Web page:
By Estelle Shirbon
LONDON (Reuters) - London Mayor Boris Johnson has denied unfairly favoring the winner of a contract to design a "garden bridge" over the Thames, an awkward controversy as he positions himself to potentially become the next prime minister.
As the most prominent campaigner for Britain to vote to leave the European Union in a June 23 referendum, he is going against Prime Minister David Cameron and could be well placed to replace him depending on the outcome of the vote.
A committee of elected London Assembly members criticized the mayor over the tender process for the 60,000-pound ($87,000) design contract for the new bridge, a pedestrian river crossing which would create a new green space in the middle of the city.
The committee said Johnson met five times with the winning designer before the procurement process began. One meeting was during a taxpayer-funded trip to San Francisco to seek funding for the 175-million pound project.
"The mayor's actions undermined the integrity of the process in terms of the contact he had. No other bidders had that contact with him," Len Duvall, chair of the committee that produced the report, told Reuters.
A spokesman for Johnson said an audit had found the procurement process was "open, fair and transparent".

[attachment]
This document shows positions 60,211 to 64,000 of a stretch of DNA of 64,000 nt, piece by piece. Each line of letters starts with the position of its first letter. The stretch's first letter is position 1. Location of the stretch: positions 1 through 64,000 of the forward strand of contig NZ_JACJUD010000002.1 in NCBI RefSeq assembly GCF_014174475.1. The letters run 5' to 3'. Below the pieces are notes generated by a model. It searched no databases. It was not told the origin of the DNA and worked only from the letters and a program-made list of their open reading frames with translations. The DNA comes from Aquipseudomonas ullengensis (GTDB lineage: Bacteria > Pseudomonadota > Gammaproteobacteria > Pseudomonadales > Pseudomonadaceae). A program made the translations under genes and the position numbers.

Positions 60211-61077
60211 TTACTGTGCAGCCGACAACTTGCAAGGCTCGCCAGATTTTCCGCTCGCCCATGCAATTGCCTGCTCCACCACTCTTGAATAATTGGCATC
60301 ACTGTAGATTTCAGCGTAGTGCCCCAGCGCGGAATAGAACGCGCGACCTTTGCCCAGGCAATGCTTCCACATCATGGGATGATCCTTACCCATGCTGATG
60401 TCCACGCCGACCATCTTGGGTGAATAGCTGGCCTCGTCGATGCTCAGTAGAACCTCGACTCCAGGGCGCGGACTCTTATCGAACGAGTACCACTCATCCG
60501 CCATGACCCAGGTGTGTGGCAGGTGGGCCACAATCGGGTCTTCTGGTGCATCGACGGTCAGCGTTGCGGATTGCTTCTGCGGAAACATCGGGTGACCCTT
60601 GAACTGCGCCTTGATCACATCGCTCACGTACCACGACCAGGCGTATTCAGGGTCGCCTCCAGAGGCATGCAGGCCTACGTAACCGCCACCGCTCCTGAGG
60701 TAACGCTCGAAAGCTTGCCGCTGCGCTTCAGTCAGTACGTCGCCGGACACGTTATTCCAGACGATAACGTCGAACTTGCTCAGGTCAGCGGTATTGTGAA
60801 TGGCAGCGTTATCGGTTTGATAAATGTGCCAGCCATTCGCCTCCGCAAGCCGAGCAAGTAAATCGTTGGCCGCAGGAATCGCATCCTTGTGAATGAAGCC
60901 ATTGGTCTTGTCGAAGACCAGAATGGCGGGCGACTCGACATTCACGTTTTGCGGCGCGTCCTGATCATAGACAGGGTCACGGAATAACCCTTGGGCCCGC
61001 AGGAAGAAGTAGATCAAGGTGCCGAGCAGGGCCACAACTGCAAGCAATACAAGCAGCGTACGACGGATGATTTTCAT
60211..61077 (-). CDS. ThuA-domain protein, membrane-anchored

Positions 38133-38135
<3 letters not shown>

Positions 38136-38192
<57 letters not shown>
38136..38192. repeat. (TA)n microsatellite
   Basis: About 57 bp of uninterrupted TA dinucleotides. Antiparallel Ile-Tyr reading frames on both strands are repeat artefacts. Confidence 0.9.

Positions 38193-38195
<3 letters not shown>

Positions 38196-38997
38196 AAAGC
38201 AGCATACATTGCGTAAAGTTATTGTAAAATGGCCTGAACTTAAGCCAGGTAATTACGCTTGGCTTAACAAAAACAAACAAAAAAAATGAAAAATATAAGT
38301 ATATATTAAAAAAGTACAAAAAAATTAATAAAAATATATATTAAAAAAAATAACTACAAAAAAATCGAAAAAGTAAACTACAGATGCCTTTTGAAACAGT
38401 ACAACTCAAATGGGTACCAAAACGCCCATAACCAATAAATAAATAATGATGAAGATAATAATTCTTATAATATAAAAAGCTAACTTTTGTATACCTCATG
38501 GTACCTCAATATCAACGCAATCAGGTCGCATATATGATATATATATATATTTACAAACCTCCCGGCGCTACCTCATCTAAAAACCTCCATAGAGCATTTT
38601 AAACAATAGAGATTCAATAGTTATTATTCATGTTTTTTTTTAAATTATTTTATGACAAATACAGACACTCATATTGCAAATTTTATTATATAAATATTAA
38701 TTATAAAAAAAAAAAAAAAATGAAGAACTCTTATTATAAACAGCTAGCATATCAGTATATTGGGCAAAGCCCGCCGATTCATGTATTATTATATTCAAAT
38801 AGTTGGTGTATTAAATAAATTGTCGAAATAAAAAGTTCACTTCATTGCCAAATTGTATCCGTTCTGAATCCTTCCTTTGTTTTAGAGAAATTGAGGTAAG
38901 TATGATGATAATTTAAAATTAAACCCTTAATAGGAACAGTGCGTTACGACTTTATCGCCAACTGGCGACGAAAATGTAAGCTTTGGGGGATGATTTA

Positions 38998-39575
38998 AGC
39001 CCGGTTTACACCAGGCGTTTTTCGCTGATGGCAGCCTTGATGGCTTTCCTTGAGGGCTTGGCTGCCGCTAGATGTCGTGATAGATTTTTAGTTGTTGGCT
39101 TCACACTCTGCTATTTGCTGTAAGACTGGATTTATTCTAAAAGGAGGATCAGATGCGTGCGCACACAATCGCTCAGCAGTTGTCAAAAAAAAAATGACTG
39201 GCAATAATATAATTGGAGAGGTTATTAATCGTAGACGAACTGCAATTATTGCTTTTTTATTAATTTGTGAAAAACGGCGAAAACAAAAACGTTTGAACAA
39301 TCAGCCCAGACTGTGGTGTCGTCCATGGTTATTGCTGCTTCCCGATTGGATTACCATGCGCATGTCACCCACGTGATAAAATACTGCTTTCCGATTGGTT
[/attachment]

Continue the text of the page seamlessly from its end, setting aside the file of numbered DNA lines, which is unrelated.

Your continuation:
The contract was won by Thomas Heatherwick, who previously designed an "Olympic Cauldron" for the London 2012 games and a new model of double-decker bus for the capital. A spokeswoman for Heatherwick's studio declined to comment.
The London Assembly committee questioned Johnson about the issue at a heated meeting in December. A transcript shows that he twice dismissed their misgivings as "a load of cobblers".
"The mayor uses colorful language to try and dismiss some very real concerns," said Duvall, an Assembly member from the opposition Labour Party, adding that the tendering process "was not done properly".
Three committee members from Johnson's Conservative Party refused to endorse the report. However, in a minority report, they said the mayor's office should "dramatically improve its recording of details of official mayoral meetings including attendees and headline topics discussed."
Opponents say the Garden Bridge would be an unnecessary extravagance and are critical of its status as private rather than public property.
(Editing by Robin Pomeroy)